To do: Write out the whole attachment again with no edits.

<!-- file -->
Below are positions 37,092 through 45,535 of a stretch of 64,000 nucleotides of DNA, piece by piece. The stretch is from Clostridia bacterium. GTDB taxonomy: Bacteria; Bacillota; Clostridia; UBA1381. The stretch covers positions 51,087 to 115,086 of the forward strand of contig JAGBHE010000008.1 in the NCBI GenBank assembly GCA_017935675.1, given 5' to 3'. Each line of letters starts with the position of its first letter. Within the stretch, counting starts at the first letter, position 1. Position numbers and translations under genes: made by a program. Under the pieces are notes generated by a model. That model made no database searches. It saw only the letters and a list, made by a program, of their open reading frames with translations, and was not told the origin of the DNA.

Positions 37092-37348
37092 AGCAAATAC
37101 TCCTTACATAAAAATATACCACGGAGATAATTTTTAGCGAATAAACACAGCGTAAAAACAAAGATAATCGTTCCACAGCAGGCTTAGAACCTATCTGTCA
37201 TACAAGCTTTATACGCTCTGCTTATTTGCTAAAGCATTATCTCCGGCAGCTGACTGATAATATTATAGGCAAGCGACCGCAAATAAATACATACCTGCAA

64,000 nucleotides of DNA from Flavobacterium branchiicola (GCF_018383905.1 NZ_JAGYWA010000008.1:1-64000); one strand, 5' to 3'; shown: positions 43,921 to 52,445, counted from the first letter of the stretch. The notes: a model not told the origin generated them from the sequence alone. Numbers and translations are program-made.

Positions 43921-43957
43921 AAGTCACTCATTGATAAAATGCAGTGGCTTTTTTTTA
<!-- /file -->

Below are positions 37,092 through 45,535 of a stretch of 64,000 nucleotides of DNA, piece by piece. The stretch is from Clostridia bacterium. GTDB taxonomy: Bacteria; Bacillota; Clostridia; UBA1381. The stretch covers positions 51,087 to 115,086 of the forward strand of contig JAGBHE010000008.1 in the NCBI GenBank assembly GCA_017935675.1, given 5' to 3'. Each line of letters starts with the position of its first letter. Within the stretch, counting starts at the first letter, position 1. Position numbers and translations under genes: made by a program. Under the pieces are notes generated by a model. That model made no database searches. It saw only the letters and a list, made by a program, of their open reading frames with translations, and was not told the origin of the DNA.

Positions 37092-37348
37092 AGCAAATAC
37101 TCCTTACATAAAAATATACCACGGAGATAATTTTTAGCGAATAAACACAGCGTAAAAACAAAGATAATCGTTCCACAGCAGGCTTAGAACCTATCTGTCA
37201 TACAAGCTTTATACGCTCTGCTTATTTGCTAAAGCATTATCTCCGGCAGCTGACTGATAATATTATAGGCAAGCGACCGCAAATAAATACATACCTGCAA

64,000 nucleotides of DNA from Flavobacterium branchiicola (GCF_018383905.1 NZ_JAGYWA010000008.1:1-64000); one strand, 5' to 3'; shown: positions 43,921 to 52,445, counted from the first letter of the stretch. The notes: a model not told the origin generated them from the sequence alone. Numbers and translations are program-made.

Positions 43921-43957
43921 AAGTCACTCATTGATAAAATGCAGTGGCTTTTTTTTA